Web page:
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Updated: Jul 26, 2019

by Brandon LaBumbard

One of Brandon's field sites in Peru

Like many of us, I once thought that plants were just the backdrop for observing wildlife. There were times where I would stop and observe the plants around me (outside of botany classes) but I really only focused on a few types of plants - flowers, pines, and ferns.

Frogs Brandon studied in Peru (Hypsiboas gladiator)

My plant story that changed my mind happened in Peru, catching frogs, for my Master’s degree research. We were always told to look out for pit vipers (Bothrops) because they love to eat frogs, and as such, would be found in the areas we were looking for frogs. I saw an amazing little frog sitting on a leaf and when I went to grab it, I felt a sharp shooting pain in my hand. I screamed, thinking I had been bitten by a snake. Soon I realized it was actually the plant I had grabbed, and I noticed the cute little stinging hairs on the leaves. It only hurt for a few minutes, but the memory will last a while.

It was a huge relief that I hadn’t been bitten by a pit viper. You think plants are passive, just swaying in the breeze, and in just a matter of seconds I was stung, bringing a realization once and for all, that plants are not just a backdrop for animal viewing enjoyment.

Brandon LaBumbard is a herpetologist and PhD student at UMass Boston, studying amphibian disease. You can see more of his fab photos on instagram at frogz4dayz, and on twitter @b_labumbard.

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Updated: Jan 30, 2019

by Ben Sikes

When I was a new dad and living in Louisiana, I was working hard and trying to figure out how I was going to do this thing called life.

I was newly married and had a new job at a big USGS facility working on population genetics and restoration. I was learning about the the city, Lafayette, and decided to go try frisbee golf just to be outside and see the area. I wasn't very good at frisbee golf mind you and only had 3 disks (a driver, a mid-range, and a putter), which I had left over from my college days. On hole two, my mid range went directly into an island of trees that was around a seep or low area of the course.

Having little recourse, I adventured through the shrubs and brush guarding the inner sanctum, only to come face to face with two stems of beautiful red flowers. I had no idea what they were, and no way to find out, since this was before cell phone cameras were ubiquitous. I sat there amazed. It was Louisiana, but it was getting pretty late in the year (October I think). I really wanted to know what these flowers were. I stared and studied trying to recall any botanical names I knew, but came up empty.

As I grabbed my disk and started to head back out to the course, a cardinal flew into the brushy scrub and started upbraiding me, likely because of a nest nearby. I looked at the flower and looked at the bird, remarking how bright red they both were, contrasting with the yellowish gray-green of live oaks and the rest of Louisiana that time of year. I didn't forget the flower though, and spent time searching for it's picture and name when I finally got home. Turns out, the bird was a hint: the mystery plant was a Cardinal flower (Lobelia cardinalis).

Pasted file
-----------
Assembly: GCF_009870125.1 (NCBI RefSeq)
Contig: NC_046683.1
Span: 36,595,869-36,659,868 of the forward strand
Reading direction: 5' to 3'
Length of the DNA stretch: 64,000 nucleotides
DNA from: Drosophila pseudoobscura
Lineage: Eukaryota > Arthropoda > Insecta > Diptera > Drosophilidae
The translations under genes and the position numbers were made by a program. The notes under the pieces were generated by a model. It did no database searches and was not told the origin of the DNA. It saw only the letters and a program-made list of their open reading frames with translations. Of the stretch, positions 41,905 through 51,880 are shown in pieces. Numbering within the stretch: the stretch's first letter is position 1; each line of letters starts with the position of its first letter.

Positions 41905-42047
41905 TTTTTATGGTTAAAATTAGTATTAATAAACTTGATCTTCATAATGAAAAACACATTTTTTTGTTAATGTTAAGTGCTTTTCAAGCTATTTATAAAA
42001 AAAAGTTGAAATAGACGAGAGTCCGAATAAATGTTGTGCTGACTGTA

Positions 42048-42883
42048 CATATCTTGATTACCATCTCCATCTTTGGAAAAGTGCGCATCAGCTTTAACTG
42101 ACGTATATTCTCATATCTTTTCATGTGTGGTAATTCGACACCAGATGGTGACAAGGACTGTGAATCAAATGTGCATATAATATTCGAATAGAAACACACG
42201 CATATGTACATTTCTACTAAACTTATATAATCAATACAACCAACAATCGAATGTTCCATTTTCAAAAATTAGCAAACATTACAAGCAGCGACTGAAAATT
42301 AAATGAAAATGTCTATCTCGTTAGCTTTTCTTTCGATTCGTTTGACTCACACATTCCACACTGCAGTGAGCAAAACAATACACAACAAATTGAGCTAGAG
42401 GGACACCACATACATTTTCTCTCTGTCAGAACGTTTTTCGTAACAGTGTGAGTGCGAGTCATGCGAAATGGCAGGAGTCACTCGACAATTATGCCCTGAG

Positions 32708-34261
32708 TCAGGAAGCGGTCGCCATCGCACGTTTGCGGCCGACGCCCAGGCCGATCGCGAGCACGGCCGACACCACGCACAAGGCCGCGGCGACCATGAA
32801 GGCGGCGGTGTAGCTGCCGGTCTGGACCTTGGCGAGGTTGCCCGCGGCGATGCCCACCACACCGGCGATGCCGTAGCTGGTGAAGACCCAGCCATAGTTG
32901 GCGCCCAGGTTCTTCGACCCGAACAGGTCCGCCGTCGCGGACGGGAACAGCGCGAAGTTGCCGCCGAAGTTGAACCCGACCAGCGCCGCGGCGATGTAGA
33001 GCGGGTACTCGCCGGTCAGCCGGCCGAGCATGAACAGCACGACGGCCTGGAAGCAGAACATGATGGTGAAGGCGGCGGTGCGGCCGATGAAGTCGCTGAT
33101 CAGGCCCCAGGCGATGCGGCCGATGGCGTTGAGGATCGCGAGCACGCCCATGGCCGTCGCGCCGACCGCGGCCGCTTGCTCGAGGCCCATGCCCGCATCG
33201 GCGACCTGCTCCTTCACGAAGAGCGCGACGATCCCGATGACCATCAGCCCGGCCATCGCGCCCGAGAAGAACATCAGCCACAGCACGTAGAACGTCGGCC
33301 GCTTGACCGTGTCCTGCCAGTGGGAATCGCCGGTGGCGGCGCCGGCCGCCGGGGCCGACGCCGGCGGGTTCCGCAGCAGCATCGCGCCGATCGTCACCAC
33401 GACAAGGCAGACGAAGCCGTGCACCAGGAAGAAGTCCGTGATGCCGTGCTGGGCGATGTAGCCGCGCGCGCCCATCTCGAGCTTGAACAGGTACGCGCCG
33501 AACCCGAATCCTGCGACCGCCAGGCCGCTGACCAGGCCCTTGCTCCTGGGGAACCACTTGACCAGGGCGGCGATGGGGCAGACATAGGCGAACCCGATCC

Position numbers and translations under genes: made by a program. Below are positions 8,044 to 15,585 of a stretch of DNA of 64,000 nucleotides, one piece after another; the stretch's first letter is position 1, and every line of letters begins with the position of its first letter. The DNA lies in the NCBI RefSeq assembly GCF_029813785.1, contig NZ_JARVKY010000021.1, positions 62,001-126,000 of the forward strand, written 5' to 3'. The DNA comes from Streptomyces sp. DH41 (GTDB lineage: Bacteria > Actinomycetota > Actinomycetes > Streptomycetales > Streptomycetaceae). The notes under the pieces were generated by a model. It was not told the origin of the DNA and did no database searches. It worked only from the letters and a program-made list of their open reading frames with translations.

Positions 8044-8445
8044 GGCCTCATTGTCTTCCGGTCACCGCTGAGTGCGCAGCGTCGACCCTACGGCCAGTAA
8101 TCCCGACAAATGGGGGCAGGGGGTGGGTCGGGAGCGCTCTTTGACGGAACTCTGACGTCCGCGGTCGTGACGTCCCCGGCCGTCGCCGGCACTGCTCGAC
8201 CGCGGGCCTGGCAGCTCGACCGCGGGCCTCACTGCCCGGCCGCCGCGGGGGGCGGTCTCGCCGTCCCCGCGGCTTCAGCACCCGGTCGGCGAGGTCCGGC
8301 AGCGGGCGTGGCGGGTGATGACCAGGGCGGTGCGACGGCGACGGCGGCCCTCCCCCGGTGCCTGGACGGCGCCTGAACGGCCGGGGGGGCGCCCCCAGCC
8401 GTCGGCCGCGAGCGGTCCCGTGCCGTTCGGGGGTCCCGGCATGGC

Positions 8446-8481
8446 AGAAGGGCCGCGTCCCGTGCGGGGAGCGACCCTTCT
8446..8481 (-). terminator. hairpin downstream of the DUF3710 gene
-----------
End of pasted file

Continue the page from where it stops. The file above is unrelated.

Ben Sikes is a scientist who live in Kansas. He hasn't always lived in Kansas, but he would say he's always been a scientist. Photo by Jonathan Bauer.

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Updated: Jan 30, 2019

by Lucy Zipf

Lucy in a black needlerush marsh

Black needlerush (Juncus roemerianus) is the dominant plant species in the wide, flat marshes that surround the Pamlico Sound in Eastern North Carolina, where I found myself working a few years ago, as well as much of the US southeastern and gulf coasts.

And yet, the vast majority of marsh ecology takes place in cordgrass-dominated marshes. This could be due to the high concentration of research universities in New England and California, where cordgrass marshes prevail. Or it could be because cordgrass marshes are generally home to more species, take more beatings from waves, and are considered a more iconic landscape.

But we, The Juncus People, have an alternate hypothesis: black needlerush is just a pain in the ass.

In its marshes, black needlerush persists in dense monocultures of around 400 live leaves per square meter and just as many dead. The leaves are stiff, fibrous rods rising up over a meter from the mud beneath. At the tip of each tall leaf sits the plant’s namesake, a needle like point that could pierce my summer, but not my winter, waders.

While I worked in these marshes the needlerush would leave countless tiny pinpricks all over my body, which took on an unfortunate rash-like appearance, and my legs would ache from having forced their way through its leaves. Field days were hard, hot, muddy and incredibly rewarding.

I fell in love with the work, the landscape, and the plant. I became one of them, The Juncus People. We, The Juncus People, read papers on cordgrasses marshes and quietly scoff at the simplicity. We take pride in our strong legs and pricked skin. We see each other at conferences and meetings and we reminisce about our time amongst the needles, even toasting to the rush. I work in a different system now, but growing up as a scientist in black needlerush forged me. I will always be a Juncus Person.

Lucy is a PhD student at Boston University applying historical citizen science data to ecological questions surrounding the effects of climate change on conservation areas. She lives in Allston, MA with lots of friends and one grumpy, orange cat.

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